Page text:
BLOG ANNOUNCEMENT: This presupposes that (a) any of you care whether or not I update this blog at all and (b) you are not one of the handful of people I’ve already mentioned this to. (Both of which are pretty presumptuous assumptions.) The blog will be taking a hiatus for a while. At least a month or so. (That sound you just heard was all the FsOTB heaving a sigh of relief.)

Further presupposing that any of you care why I’ve made this announcement: I have been writing this blog with varying degrees of regularity for eight months. It’s safe to say I’m a little burned out. I think it’ll serve the blog well to shut down and retool for a little while, and come back with a fresh perspective.

So. There’s that. Thanks for reading, everyone. I’ll see you on the other side.

7 comments:

  1. I just checked, and I have 62 Mandy Moore songs on my iPod.

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  2. If your goal was to make me sad today, you've succeeded. "Taste My Indignation" is definitely my favorite "blog written by someone with whom I'm personally acquainted" on my entire RSS reader and it will be missed. Here's hoping you get back on the horse soon.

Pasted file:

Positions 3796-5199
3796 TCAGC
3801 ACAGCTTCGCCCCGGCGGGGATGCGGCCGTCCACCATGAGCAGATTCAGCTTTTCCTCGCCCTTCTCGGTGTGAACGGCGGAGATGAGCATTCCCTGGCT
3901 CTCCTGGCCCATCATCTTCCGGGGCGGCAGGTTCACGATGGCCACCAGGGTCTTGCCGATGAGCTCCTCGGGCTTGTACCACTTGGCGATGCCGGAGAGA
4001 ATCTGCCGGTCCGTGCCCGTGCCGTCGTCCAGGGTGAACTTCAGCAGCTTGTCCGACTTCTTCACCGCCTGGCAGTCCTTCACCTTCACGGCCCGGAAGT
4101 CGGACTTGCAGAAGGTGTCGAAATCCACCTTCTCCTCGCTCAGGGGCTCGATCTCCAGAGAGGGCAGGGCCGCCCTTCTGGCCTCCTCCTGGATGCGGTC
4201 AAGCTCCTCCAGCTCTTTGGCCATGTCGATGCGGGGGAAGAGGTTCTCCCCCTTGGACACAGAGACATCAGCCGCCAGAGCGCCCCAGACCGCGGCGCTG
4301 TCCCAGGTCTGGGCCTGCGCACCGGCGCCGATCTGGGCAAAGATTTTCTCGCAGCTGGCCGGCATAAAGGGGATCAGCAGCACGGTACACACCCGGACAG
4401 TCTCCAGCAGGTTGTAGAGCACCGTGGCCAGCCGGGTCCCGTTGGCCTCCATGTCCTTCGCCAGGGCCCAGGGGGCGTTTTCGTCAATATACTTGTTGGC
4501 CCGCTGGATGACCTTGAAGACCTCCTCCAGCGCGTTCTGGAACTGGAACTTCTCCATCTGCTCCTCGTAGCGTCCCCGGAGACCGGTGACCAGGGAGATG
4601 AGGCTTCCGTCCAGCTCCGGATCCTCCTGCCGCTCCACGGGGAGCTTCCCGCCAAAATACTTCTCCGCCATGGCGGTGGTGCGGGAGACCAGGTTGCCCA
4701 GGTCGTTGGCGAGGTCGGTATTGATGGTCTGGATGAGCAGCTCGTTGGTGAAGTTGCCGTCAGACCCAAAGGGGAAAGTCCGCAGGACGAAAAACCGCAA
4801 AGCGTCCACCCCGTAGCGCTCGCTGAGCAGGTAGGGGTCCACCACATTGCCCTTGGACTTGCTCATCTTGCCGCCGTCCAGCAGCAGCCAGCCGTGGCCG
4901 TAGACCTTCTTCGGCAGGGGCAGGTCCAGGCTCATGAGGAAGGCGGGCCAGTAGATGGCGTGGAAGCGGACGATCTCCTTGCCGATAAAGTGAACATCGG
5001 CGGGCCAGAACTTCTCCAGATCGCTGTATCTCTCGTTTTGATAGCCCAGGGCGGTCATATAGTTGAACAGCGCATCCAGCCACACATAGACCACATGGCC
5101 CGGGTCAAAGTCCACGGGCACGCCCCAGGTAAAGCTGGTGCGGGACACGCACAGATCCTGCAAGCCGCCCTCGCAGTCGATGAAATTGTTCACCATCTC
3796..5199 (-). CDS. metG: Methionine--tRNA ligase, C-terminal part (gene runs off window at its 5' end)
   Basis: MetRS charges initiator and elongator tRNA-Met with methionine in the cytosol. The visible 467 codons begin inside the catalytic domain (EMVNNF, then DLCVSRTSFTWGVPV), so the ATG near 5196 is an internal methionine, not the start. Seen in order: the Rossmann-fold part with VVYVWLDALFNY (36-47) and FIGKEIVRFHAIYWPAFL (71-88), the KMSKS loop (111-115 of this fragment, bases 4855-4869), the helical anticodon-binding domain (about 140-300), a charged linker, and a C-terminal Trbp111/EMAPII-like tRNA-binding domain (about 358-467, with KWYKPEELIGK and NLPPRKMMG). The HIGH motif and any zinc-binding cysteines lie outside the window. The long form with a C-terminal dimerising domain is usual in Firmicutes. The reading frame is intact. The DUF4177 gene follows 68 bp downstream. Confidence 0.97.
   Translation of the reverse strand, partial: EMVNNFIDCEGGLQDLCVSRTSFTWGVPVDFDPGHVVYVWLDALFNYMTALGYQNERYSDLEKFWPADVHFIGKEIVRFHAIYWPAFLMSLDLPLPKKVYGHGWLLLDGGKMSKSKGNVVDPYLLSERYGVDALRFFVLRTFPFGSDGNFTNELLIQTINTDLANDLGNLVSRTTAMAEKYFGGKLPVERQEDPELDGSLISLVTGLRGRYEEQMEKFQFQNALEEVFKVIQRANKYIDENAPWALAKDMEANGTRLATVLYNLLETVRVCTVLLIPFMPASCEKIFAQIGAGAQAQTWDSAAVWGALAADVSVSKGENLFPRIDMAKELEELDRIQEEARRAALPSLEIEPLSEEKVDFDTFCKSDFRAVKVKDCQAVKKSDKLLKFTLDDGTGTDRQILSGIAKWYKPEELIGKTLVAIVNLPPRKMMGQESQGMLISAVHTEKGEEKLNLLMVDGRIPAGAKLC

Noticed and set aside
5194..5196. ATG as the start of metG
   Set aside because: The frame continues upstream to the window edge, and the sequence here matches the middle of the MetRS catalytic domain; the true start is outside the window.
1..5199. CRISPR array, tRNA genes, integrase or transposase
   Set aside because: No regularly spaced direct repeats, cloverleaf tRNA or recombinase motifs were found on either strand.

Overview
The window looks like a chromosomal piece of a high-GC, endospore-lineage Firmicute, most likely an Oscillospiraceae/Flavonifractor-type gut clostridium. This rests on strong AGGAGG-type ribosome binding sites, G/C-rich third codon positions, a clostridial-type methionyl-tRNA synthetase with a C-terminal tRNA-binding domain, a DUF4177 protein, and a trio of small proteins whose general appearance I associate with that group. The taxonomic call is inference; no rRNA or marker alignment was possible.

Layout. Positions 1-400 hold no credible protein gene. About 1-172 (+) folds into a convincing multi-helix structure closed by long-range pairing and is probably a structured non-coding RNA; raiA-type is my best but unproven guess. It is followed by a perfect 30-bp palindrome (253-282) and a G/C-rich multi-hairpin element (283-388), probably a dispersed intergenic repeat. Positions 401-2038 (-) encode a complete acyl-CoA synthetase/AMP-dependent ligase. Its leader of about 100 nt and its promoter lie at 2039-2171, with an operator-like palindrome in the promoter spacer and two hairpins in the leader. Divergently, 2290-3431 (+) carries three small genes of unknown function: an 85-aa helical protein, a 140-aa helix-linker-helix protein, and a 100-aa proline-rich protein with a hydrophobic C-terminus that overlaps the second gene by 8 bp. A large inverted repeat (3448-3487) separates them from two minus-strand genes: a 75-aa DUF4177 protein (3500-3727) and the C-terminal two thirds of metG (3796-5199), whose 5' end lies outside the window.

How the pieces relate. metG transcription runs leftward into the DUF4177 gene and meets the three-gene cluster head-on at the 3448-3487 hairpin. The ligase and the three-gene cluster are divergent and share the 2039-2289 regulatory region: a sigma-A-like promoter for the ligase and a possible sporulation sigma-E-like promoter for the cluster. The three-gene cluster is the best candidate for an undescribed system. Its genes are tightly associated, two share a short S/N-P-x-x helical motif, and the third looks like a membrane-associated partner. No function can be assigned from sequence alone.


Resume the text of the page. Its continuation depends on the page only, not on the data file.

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  3. I haven't watched it in probably over a decade but the way I remember it, after she admits she has cancer the rest of the movie is just a montage.. Her health really took an immediate turn once she acknowledged that she had cancer, out loud

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  4. Best exchange that I will never forget:

    Shane West: Are you scared?
    Mandy Moore: To death.

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  5. The only way this movie could be worse if it was about Kenny Rogers and the 1999 NLCS.

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  6. John,
    This is one long blog post, and all for a Mandy Moore movie? That may explain the burned out feeling. Have a good break from the blog. I assume you'll be watching funny movies and enjoying the summer. I wrote this comment primarily to say hello to Katie Ross.